One morning, that of the first Sunday after Easter, the Duchess issued
from her castle on her big chestnut horse, having on her left George of
the White Moor, riding a jet-black pony who had a white star in the middle
on his forehead, and, on her right, Bee, who had a pink bridle to govern
a pony with a cream-coloured coat. They were going to hear Mass at the
Hermitage. Soldiers carrying lances escorted them, and there were a press
of people on the way to admire them. And really each of the three was
The Duchess looked stately and sweet under her veil spangled with silver
flowers and her loose cloak: the mild splendour of the pearls which embroidered
her headdress was becoming to the face and the soul of this beautiful
person. Next to her George, with his waving hair and bright eye, looked
quite handsome, and the soft, clear colour of Bee’s face, who was
riding on her other site, was a delicious pleasure to the eye; but nothing
was more wonderful than the flow of her fair hair, bound in a ribbon embroidered
with three golden lilies. It fell down her shoulders like the splendid
mantle of youth and beauty. The good folk looked at her and each said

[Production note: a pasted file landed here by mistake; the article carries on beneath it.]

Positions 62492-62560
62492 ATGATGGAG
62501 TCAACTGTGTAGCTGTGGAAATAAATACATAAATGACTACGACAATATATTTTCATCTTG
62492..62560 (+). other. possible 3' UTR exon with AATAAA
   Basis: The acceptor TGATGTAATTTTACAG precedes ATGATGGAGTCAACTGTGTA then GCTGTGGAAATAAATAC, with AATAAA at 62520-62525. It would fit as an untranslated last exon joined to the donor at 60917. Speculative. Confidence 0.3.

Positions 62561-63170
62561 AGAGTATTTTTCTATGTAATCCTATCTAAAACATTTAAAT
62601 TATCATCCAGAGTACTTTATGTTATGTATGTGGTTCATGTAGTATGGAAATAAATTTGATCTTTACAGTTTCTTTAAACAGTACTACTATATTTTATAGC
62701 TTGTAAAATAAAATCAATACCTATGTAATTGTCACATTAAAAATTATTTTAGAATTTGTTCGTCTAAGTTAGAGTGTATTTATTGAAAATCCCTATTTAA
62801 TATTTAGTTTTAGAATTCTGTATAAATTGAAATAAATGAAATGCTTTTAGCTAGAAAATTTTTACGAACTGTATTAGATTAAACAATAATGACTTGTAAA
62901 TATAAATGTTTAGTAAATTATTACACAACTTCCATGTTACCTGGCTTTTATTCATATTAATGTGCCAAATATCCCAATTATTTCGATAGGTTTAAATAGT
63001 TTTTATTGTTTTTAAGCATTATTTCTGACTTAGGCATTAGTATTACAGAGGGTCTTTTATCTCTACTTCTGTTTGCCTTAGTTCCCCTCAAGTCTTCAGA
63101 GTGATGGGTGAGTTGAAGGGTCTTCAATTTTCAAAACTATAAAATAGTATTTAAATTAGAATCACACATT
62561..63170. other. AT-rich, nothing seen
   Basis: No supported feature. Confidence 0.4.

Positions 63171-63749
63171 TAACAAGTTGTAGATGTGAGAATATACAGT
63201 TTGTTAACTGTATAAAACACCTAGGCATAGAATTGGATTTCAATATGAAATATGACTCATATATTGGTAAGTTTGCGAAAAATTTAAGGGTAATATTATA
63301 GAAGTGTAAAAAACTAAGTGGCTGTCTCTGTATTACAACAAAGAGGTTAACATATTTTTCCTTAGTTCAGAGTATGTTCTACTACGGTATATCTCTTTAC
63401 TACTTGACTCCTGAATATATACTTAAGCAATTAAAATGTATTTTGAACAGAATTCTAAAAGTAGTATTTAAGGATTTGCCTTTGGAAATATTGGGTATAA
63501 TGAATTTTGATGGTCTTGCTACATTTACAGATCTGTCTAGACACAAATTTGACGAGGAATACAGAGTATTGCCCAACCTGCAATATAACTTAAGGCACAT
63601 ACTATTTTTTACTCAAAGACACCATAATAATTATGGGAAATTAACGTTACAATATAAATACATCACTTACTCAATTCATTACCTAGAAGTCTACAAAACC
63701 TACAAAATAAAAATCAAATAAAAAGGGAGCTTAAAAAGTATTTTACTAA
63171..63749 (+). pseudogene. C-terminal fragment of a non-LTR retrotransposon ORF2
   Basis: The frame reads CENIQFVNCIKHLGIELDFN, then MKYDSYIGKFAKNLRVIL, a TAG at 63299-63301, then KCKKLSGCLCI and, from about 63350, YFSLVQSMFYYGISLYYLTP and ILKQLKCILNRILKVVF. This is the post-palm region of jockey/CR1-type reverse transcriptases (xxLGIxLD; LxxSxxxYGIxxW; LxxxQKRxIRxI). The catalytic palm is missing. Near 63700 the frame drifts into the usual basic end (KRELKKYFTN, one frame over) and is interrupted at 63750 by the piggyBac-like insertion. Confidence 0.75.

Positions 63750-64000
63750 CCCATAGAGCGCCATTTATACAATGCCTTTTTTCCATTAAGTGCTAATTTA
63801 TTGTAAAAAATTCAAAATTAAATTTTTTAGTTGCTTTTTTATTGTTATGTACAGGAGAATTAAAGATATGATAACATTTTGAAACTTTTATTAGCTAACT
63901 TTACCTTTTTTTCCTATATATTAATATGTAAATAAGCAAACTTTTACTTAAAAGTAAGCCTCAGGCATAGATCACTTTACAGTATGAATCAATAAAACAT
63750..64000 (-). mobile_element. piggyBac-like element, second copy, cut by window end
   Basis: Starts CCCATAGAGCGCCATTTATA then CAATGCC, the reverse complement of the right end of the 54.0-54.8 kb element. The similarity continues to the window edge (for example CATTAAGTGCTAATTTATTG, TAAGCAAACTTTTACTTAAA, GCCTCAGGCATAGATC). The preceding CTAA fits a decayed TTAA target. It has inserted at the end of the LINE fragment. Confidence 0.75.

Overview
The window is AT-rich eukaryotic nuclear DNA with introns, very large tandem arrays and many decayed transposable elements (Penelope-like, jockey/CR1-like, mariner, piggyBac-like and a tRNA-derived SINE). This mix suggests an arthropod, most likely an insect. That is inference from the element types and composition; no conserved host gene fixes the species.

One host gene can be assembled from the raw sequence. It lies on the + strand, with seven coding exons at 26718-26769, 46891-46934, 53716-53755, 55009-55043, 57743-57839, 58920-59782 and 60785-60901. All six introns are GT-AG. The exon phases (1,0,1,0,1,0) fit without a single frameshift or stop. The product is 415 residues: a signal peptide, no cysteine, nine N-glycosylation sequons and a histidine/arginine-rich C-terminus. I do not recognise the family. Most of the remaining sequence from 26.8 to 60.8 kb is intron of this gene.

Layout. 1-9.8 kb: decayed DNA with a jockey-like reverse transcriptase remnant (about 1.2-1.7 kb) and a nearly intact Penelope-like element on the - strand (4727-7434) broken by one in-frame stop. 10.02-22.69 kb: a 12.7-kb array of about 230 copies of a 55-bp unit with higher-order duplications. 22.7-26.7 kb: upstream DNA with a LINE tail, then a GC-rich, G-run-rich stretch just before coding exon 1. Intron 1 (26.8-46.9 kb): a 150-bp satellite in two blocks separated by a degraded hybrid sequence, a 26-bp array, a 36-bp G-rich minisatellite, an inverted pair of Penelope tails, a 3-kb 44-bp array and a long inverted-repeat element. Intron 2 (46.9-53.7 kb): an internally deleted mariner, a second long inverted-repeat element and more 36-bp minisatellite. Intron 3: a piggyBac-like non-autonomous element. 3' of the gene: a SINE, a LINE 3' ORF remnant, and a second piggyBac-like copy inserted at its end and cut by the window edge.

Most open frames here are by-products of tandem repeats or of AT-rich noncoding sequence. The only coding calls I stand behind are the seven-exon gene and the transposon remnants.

to the other, “What a pretty young lady!”
The master tailor, old John, lifted his grandson Peter in his arms to
show him Bee, and Peter asked whether she was alive, or whether she was
not really a piece of waxwork. He could not understand that a creature
so white and delicate could belong to the same species as he, little Peter,
did, with his chubby, sunburnt cheeks and drab rustic smock laced at the
While the Duchess received these marks of respect with kindness, the two
children showed the contentment of pride, George in his flush, Bee in
her smile. This is why the Duchess said to them:
“These flood people greet us very cheerfully. George, what do you
think of it? And what do you, Bee?”
“That they do well,” said Bee.
“And that it is their duty” said George.
“And for what reason is it their duty?” the Duchess asked.
Seeing they gave no answer, she continued:
"I am going to tell you. From father to son, for more than three
hundred years, the dukes of the Clarides, lance in rest, protected these
poor people, who owe it to them that they can reap the harvest they have
sown. For more than three hundred years every Duchess of the Clarides
has spun wool for the poor, visited the sick, and held their babies over
the baptismal font. That is why, children, you are greeted."
George thought: “The ploughman will have to be protected,”
and Bee: “I will have to spin wool for the poor.”
So, conversing and reflecting, they made their way through meadows enamelled
A range of blue hills ran its indented line along the horizon. George
stretched out his hand towards the East.
“Is not that a large shield of steel that I see over there?”
“It is rather a silver buckle as large as the moon,” said
“It is neither a shield of steel nor a silver buckle, children,”
the Duchess answered, “but a lake shining in the sun. The face of
the water, that from a distance looks as smooth as a mirror, is broken